The Most Menacing Marine Monster

Currently, the most dangerous monster in the world’s oceans is not even the great white shark, the orca or the octopus. It is the PLASTIC POLLUTION. Indeed, according to the article The Plastic Problem: How much Plastic Pollution is in our Ocean?, published July 16, 2018, in the Two Oceans Aquarium blog, by the writers Jenny Griffin, Janaya Wilkins and Devon Bowen, marine plastic pollution is one of the most pressing environmental matter alarming the world nowadays.

Plastic Production

Over the past 70 years, plastic demand has been increasing because of its cheapness, durability and long-lasting. According to Sea Shepherd, researchers observed that the production of plastics has surged “from 15 million tonnes in 1964 to 311 million tonnes in 2014”. They predict that this number will probably double over the next 20 years. Through this quantity produced, about the half is used to package, delivery and serve foods and drinks. Those are single-use plastic which is used just once and then discarded. For example, according to Greenpeace toolkit, in 2015, through “more than 6.9 billion tons of plastic waste” generated only 9% of these plastics was recycled, 12% was incinerated, and 79% of the remaining plastics ends up in the world’s oceans, environment and landfills.

For example, those pictures I took in Nicaragua during a humanitarian internship show the Nandaime dump in which trucks come to drop plastic waste, mainly single-use plastics.

An Ocean Full of Plastic

According to Two Oceans Aquarium, studies and analysis of marine debris conducted by the global scientific community are revealing that 8 million metric tonnes of land-based plastic, like in those photos, goes into the oceans each year. All parts of the world, “from polar regions to the equator”, are affected by plastic waste pollution. The reason is because plastic has a low density compared to water, therefore it is easily transported far and wide across the world by winds, rivers and ocean currents. Greenpeace, recognizes that because of marine debris “267 different species…have suffered from entanglement or ingestion of marine debris including seabirds, turtles, seals, sea lions, whales, and fish”.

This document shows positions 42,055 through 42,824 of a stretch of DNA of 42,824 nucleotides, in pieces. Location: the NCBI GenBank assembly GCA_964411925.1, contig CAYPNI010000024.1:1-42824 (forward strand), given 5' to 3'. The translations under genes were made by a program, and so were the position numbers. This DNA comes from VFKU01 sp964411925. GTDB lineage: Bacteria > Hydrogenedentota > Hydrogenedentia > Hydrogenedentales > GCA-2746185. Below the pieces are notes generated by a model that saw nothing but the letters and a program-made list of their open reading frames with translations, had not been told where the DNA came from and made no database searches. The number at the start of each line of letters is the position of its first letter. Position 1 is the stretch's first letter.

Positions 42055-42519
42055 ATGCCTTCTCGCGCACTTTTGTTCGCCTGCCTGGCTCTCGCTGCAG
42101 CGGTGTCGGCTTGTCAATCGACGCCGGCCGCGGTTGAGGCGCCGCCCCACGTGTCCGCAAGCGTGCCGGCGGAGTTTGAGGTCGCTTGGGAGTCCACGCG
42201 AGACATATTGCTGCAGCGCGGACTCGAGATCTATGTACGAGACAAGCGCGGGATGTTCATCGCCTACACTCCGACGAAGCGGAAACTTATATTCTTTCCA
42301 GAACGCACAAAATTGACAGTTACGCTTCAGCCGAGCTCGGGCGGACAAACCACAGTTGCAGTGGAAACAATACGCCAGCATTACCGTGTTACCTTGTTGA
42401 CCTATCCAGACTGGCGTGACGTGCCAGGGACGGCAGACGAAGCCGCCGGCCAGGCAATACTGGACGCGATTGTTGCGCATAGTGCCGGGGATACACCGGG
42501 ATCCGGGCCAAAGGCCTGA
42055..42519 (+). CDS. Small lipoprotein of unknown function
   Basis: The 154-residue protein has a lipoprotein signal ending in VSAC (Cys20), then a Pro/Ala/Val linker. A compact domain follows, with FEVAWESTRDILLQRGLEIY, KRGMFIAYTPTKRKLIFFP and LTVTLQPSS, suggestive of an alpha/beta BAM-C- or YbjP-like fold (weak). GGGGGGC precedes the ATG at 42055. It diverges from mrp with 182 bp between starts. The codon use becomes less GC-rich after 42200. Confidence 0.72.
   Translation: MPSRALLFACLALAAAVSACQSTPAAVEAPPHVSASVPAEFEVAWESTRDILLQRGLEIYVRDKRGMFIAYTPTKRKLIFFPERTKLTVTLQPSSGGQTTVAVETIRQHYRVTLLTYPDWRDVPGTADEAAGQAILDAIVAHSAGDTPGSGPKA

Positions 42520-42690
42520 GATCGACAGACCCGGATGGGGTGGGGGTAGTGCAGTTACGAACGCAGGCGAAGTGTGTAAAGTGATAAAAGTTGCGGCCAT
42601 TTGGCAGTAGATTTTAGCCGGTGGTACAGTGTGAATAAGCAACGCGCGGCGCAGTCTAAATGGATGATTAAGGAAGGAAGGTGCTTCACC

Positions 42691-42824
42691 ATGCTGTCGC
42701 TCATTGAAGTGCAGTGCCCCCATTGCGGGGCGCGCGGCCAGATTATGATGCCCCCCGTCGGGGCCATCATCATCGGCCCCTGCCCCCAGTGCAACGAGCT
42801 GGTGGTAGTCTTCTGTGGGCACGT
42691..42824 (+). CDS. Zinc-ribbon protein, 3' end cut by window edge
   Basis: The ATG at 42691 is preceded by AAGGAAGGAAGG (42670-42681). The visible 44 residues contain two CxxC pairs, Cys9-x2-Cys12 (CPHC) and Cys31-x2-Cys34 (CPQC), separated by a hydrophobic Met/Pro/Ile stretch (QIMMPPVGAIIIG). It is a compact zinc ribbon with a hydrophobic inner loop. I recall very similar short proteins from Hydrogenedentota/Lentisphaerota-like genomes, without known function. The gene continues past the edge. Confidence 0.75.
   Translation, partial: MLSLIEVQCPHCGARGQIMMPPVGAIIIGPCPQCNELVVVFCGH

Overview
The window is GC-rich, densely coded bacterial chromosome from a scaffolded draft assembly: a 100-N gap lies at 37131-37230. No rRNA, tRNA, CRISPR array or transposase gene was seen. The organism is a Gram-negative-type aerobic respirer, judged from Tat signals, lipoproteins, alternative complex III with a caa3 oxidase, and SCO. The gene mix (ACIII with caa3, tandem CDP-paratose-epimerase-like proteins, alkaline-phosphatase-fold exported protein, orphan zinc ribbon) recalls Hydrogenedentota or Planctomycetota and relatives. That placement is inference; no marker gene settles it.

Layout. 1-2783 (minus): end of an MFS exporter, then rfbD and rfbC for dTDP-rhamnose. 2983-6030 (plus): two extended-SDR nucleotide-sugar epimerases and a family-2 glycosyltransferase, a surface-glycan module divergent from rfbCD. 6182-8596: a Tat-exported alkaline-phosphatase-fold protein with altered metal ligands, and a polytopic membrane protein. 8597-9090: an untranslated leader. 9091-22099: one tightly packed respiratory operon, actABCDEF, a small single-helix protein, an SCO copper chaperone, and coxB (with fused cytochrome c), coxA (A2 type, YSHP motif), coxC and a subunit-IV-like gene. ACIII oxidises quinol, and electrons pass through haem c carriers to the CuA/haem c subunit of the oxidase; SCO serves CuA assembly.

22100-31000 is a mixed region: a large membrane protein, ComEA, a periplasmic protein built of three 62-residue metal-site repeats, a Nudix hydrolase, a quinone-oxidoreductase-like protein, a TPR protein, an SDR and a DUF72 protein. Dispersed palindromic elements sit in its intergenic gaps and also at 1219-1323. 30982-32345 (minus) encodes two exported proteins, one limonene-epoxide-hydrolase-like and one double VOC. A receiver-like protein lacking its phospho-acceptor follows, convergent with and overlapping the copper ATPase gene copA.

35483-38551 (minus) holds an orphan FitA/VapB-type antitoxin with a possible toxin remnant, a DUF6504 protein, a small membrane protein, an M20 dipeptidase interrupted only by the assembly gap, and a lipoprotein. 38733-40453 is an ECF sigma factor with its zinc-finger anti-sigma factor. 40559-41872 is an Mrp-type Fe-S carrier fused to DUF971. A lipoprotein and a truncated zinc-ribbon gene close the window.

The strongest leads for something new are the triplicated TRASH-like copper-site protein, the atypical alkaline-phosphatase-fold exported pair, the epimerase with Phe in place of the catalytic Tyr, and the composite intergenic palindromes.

According to Sea Shepherd, once in the ocean, under the effects of sun, waves and marine life plastic of all sizes break apart into smaller and smaller pieces, eventually becoming microplastics smaller than five millimetres in size that can absorb other toxic particles such as PCBs, DDT, BPA and methyl mercury and infiltrate food chains. Indeed, once they become this small, microplastics are very difficult to remove from the water and are often mistaken for food by marine animals. Plastic pollution is quickly becoming a serious threat to marine life and also humans, since those animals full of plastic particles end up in our plates.

This is a picture of microplastics from the Sea Shepherd website.

The Great Pacific Garbage Patch also Called the Plastic Trash Vortex

According to the Ocean Clean Up website, the Great Pacific Garbage Patch (GPGP), discovered between 1985 and 1988, is the largest plastic accumulation zone in the oceans of the world (see zone 1 in the picture below from the Ocean Clean Up website). This patch that "covers an estimated surface area of 1.6 million square kilometers" is found in the central North Pacific Ocean halfway between California and Hawaii. The GPGP is made up of high concentrations of plastic debris and chemical sludge that have been brought by the currents of the North Pacific Gyre. Once the plastics are brought into the gyre, it stays there until it breaks down into smaller microplastics. The microplastic concentration in the Plastic Trash Vortex will continuously increase as long as we discarded plastics into the environment.

Before finding too much plastics in our oceans and going beyond a point of no return for the planet, there is a pressing need to stop the flow of plastics at its source.

Screening of the documentary “A Plastic Tide”

For my News Activist final project, I intended to volunteer to stop the plastic pollution at its sources by joining the Greenpeace’s campaign, named A Million Acts of Blue. By working in collaboration with the Green team, the Champlain College green club, I invited Champlain College students on Omnivox website to watch the documentary "A Plastic Tide" proposed by Greenpeace’s A Million Acts of Blue toolkit actions. My mission behind this volunteering work was to share knowledge on plastic pollution issue and encourage others in my community to take action themselves for a plastic-free future. The viewing finally took place on Wednesday, December 5 during the Free Block at the auditorium. Since the screening took place during the end of the semester, the majority of the students were busy with their work and study. Many students told me about their interest and disappointment because they could not come to watch the movie due to lack of time. Therefore, there were not many participants. For this reason, the organization of another screening during the next semester could be a good alternative to allow more people to come see the documentary and become aware of the issue of plastic pollution.

This is a picture of the auditorium with the documentary on the screen that I took before opening the doors for the screening.

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Health Savetheoceans Environment Climate change Ocean Pollution Plastic Pollution

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